With 3:21 left in the first quarter, he did just that. In the third quarter, he scored again.
The first, and only, two scores of his career.
“Sue Edson means a lot to us,” Cleveland said after the game. “I never met Rob personally, but we were at the funeral. We were all so moved. This is for them.”
After the game, the team signed a ball for Sue. And when she got home from Thomas’ lacrosse game that afternoon, she caught the end of the television broadcast featuring her, Rob and their family.
At the first Sunday dinner without Rob at the end of that week, the group converged at Amy’s cousin’s house.
Montas Graves said it helped for Sue that Rob had never been there before. But for Sue, having to sit rather than cook and clean was difficult.
Together, they told stories about Rob. Tears turned into laughter.
“We just knew she needed us around her,” Montas Graves said.
Then began Sue’s first week back at work.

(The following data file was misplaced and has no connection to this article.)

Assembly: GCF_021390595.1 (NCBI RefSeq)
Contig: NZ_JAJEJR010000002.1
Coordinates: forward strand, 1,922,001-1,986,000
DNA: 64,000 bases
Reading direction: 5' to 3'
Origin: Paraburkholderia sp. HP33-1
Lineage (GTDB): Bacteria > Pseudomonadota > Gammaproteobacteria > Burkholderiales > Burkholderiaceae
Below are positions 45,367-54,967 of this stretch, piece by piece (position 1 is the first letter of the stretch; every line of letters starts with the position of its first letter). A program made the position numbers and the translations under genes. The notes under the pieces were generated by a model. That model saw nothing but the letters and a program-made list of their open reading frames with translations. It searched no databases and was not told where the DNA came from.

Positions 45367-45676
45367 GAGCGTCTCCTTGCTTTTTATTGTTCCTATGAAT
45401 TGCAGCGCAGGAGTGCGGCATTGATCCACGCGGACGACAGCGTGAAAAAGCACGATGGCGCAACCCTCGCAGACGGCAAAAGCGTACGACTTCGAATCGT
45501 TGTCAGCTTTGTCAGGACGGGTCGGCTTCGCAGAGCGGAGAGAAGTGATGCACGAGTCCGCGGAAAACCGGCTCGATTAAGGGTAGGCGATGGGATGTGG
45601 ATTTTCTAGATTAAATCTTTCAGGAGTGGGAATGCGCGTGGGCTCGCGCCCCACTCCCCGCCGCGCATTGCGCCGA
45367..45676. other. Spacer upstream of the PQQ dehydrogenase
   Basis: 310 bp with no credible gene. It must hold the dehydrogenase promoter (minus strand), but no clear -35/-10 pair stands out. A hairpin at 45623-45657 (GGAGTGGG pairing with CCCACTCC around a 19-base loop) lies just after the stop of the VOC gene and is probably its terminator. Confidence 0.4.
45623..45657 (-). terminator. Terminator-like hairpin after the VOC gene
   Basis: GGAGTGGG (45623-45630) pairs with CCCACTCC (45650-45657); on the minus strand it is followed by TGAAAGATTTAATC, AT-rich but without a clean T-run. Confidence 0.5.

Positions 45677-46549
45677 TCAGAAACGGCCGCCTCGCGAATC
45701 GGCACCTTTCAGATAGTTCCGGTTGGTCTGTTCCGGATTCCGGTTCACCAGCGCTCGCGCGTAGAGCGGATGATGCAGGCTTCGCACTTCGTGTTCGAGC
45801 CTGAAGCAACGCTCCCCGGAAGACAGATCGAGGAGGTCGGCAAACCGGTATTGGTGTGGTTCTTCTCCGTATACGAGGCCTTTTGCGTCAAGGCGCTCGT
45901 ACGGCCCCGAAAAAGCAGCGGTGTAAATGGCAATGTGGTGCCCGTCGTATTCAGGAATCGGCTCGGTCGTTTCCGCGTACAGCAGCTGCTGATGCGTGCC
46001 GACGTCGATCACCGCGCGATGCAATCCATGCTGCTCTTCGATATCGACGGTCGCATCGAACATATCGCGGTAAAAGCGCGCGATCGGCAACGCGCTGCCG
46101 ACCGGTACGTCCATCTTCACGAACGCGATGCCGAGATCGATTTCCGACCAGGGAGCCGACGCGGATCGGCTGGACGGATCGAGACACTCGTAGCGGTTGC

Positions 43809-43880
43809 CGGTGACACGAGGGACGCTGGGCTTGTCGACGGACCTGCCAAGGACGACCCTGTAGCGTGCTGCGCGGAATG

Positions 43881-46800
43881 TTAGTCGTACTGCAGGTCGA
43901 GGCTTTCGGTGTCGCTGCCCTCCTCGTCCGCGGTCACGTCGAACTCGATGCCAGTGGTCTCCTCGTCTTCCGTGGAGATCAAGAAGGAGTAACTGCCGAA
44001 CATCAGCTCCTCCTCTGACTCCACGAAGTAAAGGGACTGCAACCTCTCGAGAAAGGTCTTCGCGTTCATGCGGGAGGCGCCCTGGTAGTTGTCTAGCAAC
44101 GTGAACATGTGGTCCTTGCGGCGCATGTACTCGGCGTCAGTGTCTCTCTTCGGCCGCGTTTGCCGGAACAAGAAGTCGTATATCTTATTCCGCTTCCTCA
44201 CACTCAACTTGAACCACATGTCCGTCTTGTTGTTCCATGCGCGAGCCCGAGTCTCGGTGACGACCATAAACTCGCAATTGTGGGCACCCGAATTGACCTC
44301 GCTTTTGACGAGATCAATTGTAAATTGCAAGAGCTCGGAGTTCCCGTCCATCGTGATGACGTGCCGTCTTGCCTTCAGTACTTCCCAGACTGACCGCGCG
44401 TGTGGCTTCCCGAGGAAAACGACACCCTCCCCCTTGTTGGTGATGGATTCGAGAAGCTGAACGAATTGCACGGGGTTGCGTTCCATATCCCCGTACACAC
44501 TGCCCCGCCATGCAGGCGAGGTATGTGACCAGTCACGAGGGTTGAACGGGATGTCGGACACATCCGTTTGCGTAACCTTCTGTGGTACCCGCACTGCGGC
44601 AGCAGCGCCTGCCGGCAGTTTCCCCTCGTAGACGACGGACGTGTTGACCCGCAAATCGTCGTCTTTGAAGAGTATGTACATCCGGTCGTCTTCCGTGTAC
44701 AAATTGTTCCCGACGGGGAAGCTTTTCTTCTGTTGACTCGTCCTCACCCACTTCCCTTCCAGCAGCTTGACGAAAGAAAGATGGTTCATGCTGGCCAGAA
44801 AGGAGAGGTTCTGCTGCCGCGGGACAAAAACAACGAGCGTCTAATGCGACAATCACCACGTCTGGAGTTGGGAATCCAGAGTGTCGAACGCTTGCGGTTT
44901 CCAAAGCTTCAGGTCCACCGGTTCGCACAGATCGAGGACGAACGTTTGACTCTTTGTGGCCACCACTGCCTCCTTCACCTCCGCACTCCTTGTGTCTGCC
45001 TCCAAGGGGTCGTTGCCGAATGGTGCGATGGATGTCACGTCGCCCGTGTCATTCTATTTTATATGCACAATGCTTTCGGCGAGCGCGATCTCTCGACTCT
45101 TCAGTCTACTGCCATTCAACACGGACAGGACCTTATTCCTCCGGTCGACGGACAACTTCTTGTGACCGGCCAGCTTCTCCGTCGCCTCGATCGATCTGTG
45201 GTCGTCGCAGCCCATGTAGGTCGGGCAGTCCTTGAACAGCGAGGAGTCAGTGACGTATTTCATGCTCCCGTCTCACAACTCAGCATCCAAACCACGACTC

While the tributes for Rob were ongoing and every day, life for her, Thomas and Tracey was changing.
Two cars turned to one. Getting the kids to their athletic events became more complicated. The workload piled up for Sue, who — while appreciative of all the support — was not going to let other people run her life.
“She lost a lot of weight and you could always see that she wasn’t sleeping well,” Montas Graves said, “because she continued to try to do everything.”
During the Clemson walk through that week, when Sue stepped next to the ‘RE’ for the fist time, emotion came over her.
“When I say hard, it just hits you,” Sue said, “and you’re trying to keep yourself composed to handle what you’re supposed to be handling. When things come at me and I’m not ready for them, it’s hard to keep it together.”
From there, it was the timely gestures that resonated with her, though she said she’s received some kind of correspondence about Rob in all but about 10 days since his passing.